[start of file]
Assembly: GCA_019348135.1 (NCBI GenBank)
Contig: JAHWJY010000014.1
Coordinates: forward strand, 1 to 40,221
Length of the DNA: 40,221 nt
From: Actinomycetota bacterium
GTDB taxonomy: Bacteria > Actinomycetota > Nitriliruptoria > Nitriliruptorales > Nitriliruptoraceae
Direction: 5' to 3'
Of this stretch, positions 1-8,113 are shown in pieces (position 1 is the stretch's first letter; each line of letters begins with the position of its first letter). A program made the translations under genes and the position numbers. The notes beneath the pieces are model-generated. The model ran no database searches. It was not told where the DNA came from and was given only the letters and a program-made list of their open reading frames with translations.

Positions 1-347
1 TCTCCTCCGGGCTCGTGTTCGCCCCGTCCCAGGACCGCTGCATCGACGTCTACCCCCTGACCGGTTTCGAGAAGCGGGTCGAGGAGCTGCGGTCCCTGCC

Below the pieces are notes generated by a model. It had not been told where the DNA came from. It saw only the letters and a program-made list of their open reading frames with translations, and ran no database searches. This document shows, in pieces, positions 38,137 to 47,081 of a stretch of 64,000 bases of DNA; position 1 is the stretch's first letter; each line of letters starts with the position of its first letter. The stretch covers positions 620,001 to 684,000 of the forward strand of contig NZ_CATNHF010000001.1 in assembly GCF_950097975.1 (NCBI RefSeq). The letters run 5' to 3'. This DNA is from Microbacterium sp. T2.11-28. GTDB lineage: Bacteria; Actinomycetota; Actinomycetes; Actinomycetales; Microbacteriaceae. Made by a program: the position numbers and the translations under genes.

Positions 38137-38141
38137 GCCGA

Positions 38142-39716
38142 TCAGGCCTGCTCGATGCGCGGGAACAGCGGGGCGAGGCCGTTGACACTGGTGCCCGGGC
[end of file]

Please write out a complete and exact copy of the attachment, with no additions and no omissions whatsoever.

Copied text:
Assembly: GCA_019348135.1 (NCBI GenBank)
Contig: JAHWJY010000014.1
Coordinates: forward strand, 1 to 40,221
Length of the DNA: 40,221 nt
From: Actinomycetota bacterium
GTDB taxonomy: Bacteria > Actinomycetota > Nitriliruptoria > Nitriliruptorales > Nitriliruptoraceae
Direction: 5' to 3'
Of this stretch, positions 1-8,113 are shown in pieces (position 1 is the stretch's first letter; each line of letters begins with the position of its first letter). A program made the translations under genes and the position numbers. The notes beneath the pieces are model-generated. The model ran no database searches. It was not told where the DNA came from and was given only the letters and a program-made list of their open reading frames with translations.

Positions 1-347
1 TCTCCTCCGGGCTCGTGTTCGCCCCGTCCCAGGACCGCTGCATCGACGTCTACCCCCTGACCGGTTTCGAGAAGCGGGTCGAGGAGCTGCGGTCCCTGCC

Below the pieces are notes generated by a model. It had not been told where the DNA came from. It saw only the letters and a program-made list of their open reading frames with translations, and ran no database searches. This document shows, in pieces, positions 38,137 to 47,081 of a stretch of 64,000 bases of DNA; position 1 is the stretch's first letter; each line of letters starts with the position of its first letter. The stretch covers positions 620,001 to 684,000 of the forward strand of contig NZ_CATNHF010000001.1 in assembly GCF_950097975.1 (NCBI RefSeq). The letters run 5' to 3'. This DNA is from Microbacterium sp. T2.11-28. GTDB lineage: Bacteria; Actinomycetota; Actinomycetes; Actinomycetales; Microbacteriaceae. Made by a program: the position numbers and the translations under genes.

Positions 38137-38141
38137 GCCGA

Positions 38142-39716
38142 TCAGGCCTGCTCGATGCGCGGGAACAGCGGGGCGAGGCCGTTGACACTGGTGCCCGGGC